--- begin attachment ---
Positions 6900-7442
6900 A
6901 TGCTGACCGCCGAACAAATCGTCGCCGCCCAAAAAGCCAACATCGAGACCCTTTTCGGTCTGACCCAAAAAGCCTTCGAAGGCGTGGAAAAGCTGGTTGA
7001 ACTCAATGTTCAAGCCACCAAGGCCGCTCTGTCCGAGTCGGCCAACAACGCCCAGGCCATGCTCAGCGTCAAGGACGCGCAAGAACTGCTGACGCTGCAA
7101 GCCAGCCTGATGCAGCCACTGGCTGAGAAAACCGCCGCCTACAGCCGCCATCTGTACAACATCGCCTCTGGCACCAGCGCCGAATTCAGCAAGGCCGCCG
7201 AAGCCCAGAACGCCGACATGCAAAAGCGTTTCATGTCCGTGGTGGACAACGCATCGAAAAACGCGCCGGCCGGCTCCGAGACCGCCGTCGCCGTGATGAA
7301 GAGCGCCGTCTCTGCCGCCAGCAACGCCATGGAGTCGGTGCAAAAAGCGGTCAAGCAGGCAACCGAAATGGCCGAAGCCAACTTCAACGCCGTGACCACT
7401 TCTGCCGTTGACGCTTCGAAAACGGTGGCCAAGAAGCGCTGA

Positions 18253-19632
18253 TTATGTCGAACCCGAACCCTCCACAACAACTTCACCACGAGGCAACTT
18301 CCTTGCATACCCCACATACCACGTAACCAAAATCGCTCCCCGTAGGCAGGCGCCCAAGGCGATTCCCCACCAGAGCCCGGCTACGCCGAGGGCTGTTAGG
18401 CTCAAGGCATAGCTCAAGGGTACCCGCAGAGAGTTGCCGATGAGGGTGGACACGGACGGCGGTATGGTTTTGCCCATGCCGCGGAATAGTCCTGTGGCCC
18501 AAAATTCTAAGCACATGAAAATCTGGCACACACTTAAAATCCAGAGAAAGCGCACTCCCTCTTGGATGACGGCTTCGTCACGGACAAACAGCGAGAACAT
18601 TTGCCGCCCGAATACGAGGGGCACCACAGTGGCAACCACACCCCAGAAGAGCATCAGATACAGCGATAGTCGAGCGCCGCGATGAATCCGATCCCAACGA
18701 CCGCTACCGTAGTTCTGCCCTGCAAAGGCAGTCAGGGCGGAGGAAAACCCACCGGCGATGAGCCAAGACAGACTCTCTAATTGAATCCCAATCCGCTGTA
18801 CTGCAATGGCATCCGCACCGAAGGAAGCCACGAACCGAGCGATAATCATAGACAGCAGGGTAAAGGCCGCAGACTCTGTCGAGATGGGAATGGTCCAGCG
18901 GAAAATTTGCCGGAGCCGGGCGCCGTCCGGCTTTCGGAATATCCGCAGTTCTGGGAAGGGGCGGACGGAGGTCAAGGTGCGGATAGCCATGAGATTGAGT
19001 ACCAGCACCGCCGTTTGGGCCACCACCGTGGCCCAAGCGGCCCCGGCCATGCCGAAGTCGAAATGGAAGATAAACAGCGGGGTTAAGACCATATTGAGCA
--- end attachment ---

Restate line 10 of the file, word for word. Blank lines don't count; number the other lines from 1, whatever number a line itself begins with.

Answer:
18253 TTATGTCGAACCCGAACCCTCCACAACAACTTCACCACGAGGCAACTT